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Re: Introduction plus some questions.

Post by beowulf80 » Mon Jun 21, 2010 12:27 pm

comingbackdown wrote:Ever tried left foot braking? I have. Nowadays, I have to have something for my left leg to do when driving an automatic, so I decided to give left foot braking a try. It took a few stops to get used to the INCREDIBLY touchy brakes on my mother's Impala, but I got used to it, and now I do that with every automatic I drive. Thing is, if you just try that out of nowhere, you're going to give yourself whiplash, because your left foot isn't trained for it. Clutch operation is different, but the same in the aspect that your left leg must learn a new way of being used.
Just be sure you don't accidentally "clutch in" while in an automatic. Been there, done that. :(

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AHTOXA
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Re: Introduction plus some questions.

Post by AHTOXA » Mon Jun 21, 2010 1:36 pm

Yeah, I've phanthom clutched an automatic hitting the brake pedal. It was interesting.
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gizmo
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Re: Introduction plus some questions.

Post by gizmo » Mon Jun 21, 2010 1:53 pm

some of the best circle track drivers have done that during their earlier years.

circle track racing, which many knock without ever having tried it, involves driving a manual transmission car in one gear for the entire race. so on most short tracks, once the car's in gear, it stays there, and to be fast drivers must left foot brake. some don't, but they're losing a tenth by not, so the better one's probably do.

point: it's not uncommon to see a rook stomp on the brake pedal after the green drops because he thought he was upshifting with the clutch...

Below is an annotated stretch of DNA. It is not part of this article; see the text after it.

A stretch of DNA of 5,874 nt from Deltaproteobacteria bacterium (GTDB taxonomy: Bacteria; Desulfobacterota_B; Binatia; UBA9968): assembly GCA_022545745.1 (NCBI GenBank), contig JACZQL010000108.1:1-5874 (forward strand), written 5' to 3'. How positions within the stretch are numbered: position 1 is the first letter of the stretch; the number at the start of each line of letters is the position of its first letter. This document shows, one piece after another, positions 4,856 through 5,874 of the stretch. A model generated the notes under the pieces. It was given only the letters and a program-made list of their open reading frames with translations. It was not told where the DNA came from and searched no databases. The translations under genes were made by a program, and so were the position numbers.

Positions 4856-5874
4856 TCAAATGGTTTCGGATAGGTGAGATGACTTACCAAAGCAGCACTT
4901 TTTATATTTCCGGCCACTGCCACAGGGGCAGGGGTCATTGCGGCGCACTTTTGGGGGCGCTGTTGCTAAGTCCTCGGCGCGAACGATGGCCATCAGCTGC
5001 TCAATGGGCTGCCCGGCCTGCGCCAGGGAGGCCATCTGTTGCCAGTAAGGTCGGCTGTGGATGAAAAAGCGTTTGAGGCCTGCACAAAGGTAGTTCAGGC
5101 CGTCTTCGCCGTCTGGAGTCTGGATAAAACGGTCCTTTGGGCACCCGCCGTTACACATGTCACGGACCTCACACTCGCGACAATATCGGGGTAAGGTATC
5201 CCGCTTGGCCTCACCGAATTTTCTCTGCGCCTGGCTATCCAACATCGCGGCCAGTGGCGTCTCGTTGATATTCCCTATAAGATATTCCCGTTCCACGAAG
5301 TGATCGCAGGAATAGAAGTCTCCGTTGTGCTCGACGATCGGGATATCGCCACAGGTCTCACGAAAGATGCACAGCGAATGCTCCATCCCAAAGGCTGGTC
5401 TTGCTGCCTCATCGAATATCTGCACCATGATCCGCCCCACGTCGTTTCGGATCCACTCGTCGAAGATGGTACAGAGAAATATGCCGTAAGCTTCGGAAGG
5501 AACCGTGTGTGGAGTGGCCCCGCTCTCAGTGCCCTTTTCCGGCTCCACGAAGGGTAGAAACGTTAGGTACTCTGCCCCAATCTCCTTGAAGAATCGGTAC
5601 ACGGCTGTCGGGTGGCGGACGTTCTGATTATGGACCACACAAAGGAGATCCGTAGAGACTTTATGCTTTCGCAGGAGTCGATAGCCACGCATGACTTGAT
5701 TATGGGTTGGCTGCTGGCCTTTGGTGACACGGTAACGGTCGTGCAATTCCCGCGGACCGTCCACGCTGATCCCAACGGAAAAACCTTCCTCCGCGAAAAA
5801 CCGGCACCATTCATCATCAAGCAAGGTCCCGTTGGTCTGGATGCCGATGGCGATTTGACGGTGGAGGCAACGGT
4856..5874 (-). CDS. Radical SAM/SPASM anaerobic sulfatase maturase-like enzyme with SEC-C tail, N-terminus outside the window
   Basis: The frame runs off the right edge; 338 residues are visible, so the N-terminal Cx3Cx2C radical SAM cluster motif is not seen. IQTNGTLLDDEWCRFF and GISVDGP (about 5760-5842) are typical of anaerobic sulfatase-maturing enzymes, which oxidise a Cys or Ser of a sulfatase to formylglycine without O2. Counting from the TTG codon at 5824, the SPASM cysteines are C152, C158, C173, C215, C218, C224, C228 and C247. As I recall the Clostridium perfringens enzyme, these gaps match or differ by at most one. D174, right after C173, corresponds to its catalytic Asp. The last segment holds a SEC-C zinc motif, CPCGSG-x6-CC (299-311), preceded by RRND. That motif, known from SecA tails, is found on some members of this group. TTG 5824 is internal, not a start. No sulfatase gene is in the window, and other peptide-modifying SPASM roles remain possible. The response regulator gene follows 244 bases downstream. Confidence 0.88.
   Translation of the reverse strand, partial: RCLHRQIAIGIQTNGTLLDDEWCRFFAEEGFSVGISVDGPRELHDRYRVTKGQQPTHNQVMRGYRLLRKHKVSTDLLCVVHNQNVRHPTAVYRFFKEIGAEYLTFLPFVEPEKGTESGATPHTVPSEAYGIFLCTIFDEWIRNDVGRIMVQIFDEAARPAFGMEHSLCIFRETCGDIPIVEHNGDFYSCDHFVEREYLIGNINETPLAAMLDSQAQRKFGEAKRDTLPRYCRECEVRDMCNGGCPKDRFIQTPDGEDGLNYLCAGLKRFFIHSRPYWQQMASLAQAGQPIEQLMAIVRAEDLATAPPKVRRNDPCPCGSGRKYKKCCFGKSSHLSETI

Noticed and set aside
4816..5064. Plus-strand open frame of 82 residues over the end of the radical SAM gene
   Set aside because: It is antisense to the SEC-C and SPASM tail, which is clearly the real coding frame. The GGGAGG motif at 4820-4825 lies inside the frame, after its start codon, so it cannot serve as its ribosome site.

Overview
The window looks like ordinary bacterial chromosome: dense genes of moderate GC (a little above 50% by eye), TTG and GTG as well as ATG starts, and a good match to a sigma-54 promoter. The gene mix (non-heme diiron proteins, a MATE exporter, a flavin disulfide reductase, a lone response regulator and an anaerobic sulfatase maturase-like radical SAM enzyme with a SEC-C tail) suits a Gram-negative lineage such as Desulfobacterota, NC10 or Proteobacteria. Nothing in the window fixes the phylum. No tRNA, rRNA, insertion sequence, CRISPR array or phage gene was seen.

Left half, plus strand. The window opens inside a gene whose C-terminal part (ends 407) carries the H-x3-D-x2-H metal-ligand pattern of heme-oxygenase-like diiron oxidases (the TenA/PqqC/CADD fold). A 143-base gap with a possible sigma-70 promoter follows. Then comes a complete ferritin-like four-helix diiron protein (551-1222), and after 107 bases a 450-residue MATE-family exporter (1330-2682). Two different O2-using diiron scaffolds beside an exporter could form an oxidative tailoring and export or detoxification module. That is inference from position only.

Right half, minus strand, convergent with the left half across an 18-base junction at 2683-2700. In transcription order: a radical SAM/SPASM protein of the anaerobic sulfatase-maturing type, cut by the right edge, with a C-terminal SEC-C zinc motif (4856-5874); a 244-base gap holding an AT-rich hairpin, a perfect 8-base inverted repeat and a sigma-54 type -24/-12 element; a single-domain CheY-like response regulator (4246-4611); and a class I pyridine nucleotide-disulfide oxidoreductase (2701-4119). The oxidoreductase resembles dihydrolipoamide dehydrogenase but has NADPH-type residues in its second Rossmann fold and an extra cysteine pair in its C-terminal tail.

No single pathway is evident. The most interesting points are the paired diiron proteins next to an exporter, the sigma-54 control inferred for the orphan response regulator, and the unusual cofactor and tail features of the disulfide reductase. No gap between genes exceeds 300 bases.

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comingbackdown
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Re: Introduction plus some questions.

Post by comingbackdown » Mon Jun 21, 2010 3:32 pm

gizmo wrote:some of the best circle track drivers have done that during their earlier years.

circle track racing, which many knock without ever having tried it, involves driving a manual transmission car in one gear for the entire race. so on most short tracks, once the car's in gear, it stays there, and to be fast drivers must left foot brake. some don't, but they're losing a tenth by not, so the better one's probably do.

point: it's not uncommon to see a rook stomp on the brake pedal after the green drops because he thought he was upshifting with the clutch...
I dunno about the rest of NASCAR, but Mark Martin has used left foot braking for years.

Unfortunately, I know how it feels when you hit the phantom clutch and contact the brake pedal. Going 20 mph, just down the road from my driveway, in mom's Impala... Touchy-ass brakes... Mind said "upshift", foot hit the floor, face almost got introduced to the steering wheel... Yeah...